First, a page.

So I guess I'm trying to combine knowledge with instinct as you say to make as informed a choice as I can as for me personally, granted everyone is different though. As I definitely don't want to feel resentment if something is different to how I imagine it to be later when I could have taken more steps now to find out by asking people on here.

    I would really appreciate more opinions from the parents out there of how it was for you and if there was anything different to how you thought it would be.
    • susancs
    • By susancs 11th Sep 17, 8:11 PM
    • 3,837 Posts
    • 3,703 Thanks
    • #7
    • 11th Sep 17, 8:11 PM
    • #7
    • 11th Sep 17, 8:11 PM
    Both as a parent and someone who worked with babies and young children, I would say that all babies and children are unique. I honestly cannot see how helping to support a family for a few weeks would give you any real insight into how the parenting experience would be with your own child and it may well be different with each of your children if you have more than one.
    • SmlSave
    • By SmlSave 16th Sep 17, 8:44 PM
    • 4,701 Posts
    • 16,540 Thanks
    • #8
    • 16th Sep 17, 8:44 PM
    • #8
    • 16th Sep 17, 8:44 PM
    Late to the party but hey, ho ....

    I agree the only way to honestly know how you'll cope having a baby is to actually have one.

    Some people find breastfeeding a breeze and others hard work for example.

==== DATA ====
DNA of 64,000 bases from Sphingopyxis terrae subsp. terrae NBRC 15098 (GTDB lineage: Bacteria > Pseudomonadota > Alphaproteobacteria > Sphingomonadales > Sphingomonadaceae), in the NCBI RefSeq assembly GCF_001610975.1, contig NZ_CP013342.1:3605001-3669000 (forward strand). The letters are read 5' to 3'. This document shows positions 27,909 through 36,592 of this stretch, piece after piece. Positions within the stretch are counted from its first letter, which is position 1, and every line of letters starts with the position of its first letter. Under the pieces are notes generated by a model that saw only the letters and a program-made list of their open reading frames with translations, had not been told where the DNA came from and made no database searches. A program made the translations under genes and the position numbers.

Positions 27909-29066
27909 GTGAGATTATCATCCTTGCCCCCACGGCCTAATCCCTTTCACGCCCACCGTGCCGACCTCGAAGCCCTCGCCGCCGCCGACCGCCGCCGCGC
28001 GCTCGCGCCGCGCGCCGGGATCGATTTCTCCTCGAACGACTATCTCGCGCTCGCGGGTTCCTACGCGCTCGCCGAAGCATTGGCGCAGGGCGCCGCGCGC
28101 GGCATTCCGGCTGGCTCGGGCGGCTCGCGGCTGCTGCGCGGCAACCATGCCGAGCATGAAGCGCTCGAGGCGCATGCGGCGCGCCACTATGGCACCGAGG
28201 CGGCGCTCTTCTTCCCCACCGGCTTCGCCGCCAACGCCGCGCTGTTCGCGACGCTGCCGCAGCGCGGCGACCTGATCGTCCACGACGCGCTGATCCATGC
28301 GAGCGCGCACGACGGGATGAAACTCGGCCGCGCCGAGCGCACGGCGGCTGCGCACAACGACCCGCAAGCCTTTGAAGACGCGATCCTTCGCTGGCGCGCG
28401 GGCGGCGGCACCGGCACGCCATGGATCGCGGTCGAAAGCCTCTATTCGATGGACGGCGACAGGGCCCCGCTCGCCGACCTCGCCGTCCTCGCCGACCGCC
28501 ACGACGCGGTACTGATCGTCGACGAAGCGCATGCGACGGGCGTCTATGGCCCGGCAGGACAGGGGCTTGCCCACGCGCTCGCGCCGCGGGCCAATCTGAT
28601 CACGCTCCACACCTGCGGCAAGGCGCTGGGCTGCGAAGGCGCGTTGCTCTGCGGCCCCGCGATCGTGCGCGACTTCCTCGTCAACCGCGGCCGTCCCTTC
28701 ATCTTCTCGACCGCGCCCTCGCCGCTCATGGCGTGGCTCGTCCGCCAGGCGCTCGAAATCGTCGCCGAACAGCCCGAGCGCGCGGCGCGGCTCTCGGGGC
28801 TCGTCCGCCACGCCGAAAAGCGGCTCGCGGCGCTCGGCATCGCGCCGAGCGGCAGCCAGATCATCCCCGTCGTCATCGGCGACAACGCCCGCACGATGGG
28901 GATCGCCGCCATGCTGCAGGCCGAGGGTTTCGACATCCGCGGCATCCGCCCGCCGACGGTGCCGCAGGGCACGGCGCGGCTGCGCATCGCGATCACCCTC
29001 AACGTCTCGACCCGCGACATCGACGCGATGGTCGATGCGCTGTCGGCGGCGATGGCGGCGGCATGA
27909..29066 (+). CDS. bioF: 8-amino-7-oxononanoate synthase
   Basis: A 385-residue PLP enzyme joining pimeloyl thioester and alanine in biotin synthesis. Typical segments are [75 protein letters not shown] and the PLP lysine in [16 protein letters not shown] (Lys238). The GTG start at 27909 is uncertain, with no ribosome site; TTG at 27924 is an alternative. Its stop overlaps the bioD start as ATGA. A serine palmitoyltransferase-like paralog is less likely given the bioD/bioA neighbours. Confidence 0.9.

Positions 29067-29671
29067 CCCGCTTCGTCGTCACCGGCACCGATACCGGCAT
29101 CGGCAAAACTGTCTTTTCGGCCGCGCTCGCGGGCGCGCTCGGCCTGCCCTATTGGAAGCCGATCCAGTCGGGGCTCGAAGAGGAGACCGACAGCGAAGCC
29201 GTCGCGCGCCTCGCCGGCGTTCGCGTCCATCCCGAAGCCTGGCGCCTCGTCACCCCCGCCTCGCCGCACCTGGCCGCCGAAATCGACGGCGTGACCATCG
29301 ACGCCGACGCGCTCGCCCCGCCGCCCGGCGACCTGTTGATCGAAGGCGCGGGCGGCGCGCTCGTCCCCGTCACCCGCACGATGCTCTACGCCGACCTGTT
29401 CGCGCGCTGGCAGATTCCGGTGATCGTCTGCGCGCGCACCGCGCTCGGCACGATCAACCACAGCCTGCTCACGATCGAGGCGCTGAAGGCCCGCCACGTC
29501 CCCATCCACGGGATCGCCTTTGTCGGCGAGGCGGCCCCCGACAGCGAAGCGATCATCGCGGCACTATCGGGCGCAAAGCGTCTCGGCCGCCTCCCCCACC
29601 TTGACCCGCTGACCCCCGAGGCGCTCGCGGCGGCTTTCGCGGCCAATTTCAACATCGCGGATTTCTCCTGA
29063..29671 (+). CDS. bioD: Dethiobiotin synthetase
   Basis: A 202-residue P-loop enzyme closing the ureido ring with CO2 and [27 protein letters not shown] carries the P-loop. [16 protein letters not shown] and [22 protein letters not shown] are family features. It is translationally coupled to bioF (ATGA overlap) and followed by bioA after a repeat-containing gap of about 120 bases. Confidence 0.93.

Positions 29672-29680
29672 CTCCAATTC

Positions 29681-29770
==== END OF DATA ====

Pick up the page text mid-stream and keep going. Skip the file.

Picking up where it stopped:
I certainly am not the mum I thought I'd be before having kids. Mine are currently 6 and 3, I'm still knackered and I'd still have another baby cause they're sooo squishy and lovely.

    I find sleep deprivation the WORST thing about having the kids. You think that you can manage weeks of poor sleep but months and years really mess with your ability to think straight. A few weeks will not give you enough insight apart from practical tips.

    P.S. My mum thought she'd be fine having children as she was a child/careworker in young mums housing. Then she had me not only a non-sleeper but a screamer too (looking back I was probably lactose intolerant or something similar).
    Boy Smllet born 23/06/2011 and Girl Smllet born 01/03/2014

    5 year challenge to pay off 20,000
    350 per month challenge
    • Kynthia
    • By Kynthia 17th Sep 17, 12:54 AM
    • 5,182 Posts
    • 7,235 Thanks
    • #9
    • 17th Sep 17, 12:54 AM
    • #9
    • 17th Sep 17, 12:54 AM
    I'm not sure what you are expecting to find out? Having children is a massive change and your whole current lifestyle is over. You will be busy and tired for years, rarely relax, no longer go out with your partner unless you've arranged someone to babysit, find popping anywhere now a more difficult job, no longer be able to stay out Into the early evening as you'll need to get the child hone for dinner and bedtime, your holidays will change dramatically, etc. Once a parent you'll be worried most of the time and you'll have less money. The early years are a hard slog of non-stop things to do of which many can't wait and gave to be done immediately even if you're mid-cup of tea and want to wait 10 mins. However you adore your child and they can make your day with a hug or achieving a milestone. You'll often look at them, feel your heart swell and think of how lucky you are to have them.

    Staying with a new parent isn't going to give you the above experiences. You'll either find out it's a hard slog and night wakings are hell or you won't even get a good taste of the work involved. However you wre unlikely to experience the joy and love. So let's say it does give you a good idea of the hard work involved, does that mean you won't have a baby?
    Don't listen to me, I'm no expert!